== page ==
Background: There is growing recognition that an environment in which professionalism is not embraced, or where expectations of acceptable behaviors are not clear and enforced, can result in medical errors, adverse events, and unsafe work conditions.
Methods: The Center for Professionalism and Peer Support (CPPS) was created in 2008 at Brigham and Women's Hospital (BWH), Boston, to educate the hospital community regarding professionalism and manage unprofessional behavior. CPPS includes the professionalism initiative, a disclosure and apology process, peer and defendant support programs, and wellness programs. Leadership support, establishing behavioral expectations and assessments, emphasizing communication engagement and skills training, and creating a process for intake of professionalism concerns were all critical in developing and implementing an effective professionalism program. The process for assessing and responding to concerns includes management of professionalism concerns, an assessment process, and remediation and monitoring.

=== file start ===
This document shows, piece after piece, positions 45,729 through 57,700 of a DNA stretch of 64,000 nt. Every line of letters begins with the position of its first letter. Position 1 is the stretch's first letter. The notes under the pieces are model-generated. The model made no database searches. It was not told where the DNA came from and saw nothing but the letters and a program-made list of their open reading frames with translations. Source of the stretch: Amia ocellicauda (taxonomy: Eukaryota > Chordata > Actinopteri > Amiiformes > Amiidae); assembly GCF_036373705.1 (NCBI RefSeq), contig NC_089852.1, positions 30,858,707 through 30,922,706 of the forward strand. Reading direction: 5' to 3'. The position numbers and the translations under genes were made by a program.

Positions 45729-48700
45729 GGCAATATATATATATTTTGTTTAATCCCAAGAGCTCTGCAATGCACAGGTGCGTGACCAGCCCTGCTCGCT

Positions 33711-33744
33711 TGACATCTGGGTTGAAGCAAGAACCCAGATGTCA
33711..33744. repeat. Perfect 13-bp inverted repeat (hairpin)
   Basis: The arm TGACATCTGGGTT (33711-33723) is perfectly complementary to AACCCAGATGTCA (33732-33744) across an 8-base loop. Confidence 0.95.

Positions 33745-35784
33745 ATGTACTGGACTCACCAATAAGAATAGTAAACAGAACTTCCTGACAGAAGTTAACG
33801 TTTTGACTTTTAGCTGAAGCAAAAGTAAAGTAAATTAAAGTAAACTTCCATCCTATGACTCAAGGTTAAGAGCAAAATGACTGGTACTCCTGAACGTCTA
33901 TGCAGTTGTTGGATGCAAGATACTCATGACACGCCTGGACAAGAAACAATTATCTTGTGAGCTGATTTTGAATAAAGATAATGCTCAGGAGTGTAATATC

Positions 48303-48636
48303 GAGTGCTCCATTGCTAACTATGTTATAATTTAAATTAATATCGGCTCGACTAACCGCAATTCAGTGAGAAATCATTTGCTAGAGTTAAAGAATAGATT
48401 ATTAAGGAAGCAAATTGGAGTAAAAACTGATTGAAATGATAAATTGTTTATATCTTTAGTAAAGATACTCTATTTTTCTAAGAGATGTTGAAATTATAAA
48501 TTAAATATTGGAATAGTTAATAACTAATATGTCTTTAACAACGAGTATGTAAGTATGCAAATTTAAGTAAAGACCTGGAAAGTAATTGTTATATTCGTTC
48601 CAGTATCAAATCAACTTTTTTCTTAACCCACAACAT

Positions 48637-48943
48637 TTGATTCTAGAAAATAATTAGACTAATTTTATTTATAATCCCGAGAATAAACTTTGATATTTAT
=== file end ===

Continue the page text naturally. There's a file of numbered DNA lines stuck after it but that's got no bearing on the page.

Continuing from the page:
Results: Since 2005, thousands of physicians, scientists, nurse practitioners, and physician assistants have been trained in educational programs to support the identification, prevention, and management of unprofessional behavior. For January 1, 2010, through June 30, 2013, concerns were raised regarding 201 physicians/scientists and 8 health care teams.
Conclusions: The results suggest that mandatory education sessions on professional development are successful in engaging physicians and scientists in discussing and participating in an enhanced professionalism culture, and that the processes for responding to professionalism concerns have been able to address, and most often alter, repetitive unprofessional behavior in a substantive and beneficial manner.